The housing valuation decline is over in the San Francisco Bay Area; their prices are now significantly higher than they were before the great housing crash. So why are we still stuck in the mud in our community?
Three things hit us hard.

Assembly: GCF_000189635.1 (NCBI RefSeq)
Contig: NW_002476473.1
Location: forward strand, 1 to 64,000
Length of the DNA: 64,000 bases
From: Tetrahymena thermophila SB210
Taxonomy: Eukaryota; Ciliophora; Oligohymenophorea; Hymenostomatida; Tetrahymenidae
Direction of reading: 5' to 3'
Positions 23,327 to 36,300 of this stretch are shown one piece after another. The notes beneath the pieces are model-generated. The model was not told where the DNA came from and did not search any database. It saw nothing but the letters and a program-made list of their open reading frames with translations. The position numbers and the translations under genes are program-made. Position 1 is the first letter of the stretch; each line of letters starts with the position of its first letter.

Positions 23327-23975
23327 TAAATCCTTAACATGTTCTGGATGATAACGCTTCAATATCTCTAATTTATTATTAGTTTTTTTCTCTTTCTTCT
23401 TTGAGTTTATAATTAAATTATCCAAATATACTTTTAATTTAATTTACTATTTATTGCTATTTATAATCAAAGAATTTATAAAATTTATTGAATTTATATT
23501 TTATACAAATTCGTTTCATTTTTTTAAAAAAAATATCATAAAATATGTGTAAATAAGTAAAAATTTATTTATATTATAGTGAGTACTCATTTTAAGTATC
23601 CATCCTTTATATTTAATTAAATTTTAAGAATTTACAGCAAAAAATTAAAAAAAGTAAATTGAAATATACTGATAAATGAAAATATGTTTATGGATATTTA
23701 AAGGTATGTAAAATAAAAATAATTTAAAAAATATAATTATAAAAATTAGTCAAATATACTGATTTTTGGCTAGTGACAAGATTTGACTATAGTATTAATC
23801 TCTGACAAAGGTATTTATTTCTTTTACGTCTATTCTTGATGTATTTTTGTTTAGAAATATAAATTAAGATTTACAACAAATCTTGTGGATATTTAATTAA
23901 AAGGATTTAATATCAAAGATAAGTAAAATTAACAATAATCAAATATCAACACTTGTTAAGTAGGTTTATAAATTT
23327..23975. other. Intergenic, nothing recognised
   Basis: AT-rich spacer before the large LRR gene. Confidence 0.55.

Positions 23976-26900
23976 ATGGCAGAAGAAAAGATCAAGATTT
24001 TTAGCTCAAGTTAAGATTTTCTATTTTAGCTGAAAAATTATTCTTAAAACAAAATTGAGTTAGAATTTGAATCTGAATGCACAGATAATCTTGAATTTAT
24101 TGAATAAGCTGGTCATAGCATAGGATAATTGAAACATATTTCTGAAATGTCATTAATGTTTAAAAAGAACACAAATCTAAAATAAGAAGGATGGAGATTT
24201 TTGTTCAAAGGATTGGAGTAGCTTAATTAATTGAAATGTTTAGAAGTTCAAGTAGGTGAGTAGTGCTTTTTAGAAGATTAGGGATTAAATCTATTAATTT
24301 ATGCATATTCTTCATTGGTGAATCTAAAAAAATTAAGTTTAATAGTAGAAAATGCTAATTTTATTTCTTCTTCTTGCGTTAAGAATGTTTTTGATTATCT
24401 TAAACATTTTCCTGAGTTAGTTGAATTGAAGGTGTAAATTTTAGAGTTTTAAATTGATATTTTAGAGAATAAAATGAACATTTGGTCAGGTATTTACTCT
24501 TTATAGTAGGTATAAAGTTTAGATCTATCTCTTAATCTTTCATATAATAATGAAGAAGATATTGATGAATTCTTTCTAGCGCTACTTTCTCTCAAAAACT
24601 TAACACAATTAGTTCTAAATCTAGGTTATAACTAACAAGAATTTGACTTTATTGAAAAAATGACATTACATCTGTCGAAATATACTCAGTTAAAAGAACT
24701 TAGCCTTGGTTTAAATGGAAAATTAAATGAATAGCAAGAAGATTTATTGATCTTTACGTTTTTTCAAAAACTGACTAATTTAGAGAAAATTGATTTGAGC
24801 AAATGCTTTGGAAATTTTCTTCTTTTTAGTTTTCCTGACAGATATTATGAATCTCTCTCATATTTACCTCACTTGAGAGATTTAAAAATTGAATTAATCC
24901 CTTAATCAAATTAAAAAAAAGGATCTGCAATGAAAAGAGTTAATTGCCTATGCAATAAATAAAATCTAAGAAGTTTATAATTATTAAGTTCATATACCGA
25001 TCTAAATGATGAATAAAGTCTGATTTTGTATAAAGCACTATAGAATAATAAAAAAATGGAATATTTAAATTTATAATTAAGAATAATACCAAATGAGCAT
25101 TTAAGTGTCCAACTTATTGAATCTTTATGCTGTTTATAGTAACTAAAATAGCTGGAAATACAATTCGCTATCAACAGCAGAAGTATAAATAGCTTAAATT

First, seniors wanting to downsize their house could not sell their homes. Stage One Seniors Migrates in Nevada County was entering Stage Two Migration just as the financial crisis hit. They were unable to purchase their Stage Two home, which was smaller and more functional, as they aged. Without larger homes selling, the demand for moderately sized homes dropped as well. Banks radically reduced their lending to builders. The Dodd Frank bill had a lot to do with the prolonged housing crisis (more on this issue later). Moderately priced housing starts radically dropped. This meant a lot of working people were starting to get hurt financially. Housing contractors, retailers that sold housing materials, furniture stores, landscapers, and real estate agents were the first group, and other employment bases were not far behind them. As the skill sets of each employment base left the county, the future of that industry became more challenged.